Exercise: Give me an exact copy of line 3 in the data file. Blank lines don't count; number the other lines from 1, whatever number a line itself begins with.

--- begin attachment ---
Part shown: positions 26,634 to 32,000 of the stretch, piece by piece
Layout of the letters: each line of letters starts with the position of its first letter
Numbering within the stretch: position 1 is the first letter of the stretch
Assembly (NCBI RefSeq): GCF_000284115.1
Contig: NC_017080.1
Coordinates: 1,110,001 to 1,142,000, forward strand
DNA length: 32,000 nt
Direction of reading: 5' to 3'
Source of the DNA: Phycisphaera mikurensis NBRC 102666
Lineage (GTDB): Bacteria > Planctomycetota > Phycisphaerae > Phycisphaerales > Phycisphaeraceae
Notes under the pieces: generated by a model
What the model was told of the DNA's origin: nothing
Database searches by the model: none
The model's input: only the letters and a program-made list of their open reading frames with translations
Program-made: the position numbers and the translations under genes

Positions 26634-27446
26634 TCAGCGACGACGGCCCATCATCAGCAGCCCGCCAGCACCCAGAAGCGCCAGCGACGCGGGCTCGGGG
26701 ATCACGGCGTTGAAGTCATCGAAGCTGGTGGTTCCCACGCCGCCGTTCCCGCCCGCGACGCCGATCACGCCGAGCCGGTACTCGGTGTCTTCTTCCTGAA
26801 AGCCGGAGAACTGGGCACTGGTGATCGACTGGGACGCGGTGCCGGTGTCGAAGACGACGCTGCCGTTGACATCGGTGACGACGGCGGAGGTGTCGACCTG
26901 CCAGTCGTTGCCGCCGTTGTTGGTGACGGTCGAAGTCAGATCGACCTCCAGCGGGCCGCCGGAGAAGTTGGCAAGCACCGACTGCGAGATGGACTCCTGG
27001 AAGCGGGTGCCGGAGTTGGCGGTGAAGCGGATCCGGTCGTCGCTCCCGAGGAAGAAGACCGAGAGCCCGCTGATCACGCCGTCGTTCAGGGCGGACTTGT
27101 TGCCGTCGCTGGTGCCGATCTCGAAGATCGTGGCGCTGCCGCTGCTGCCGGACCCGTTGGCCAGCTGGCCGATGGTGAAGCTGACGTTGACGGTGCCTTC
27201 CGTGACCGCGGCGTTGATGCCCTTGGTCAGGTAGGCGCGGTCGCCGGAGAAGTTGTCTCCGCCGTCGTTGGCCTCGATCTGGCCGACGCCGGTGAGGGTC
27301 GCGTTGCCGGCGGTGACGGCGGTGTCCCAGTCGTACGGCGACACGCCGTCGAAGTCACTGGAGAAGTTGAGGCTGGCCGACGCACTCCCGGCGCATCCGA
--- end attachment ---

Numbering within the stretch: position 1 is the first letter of the stretch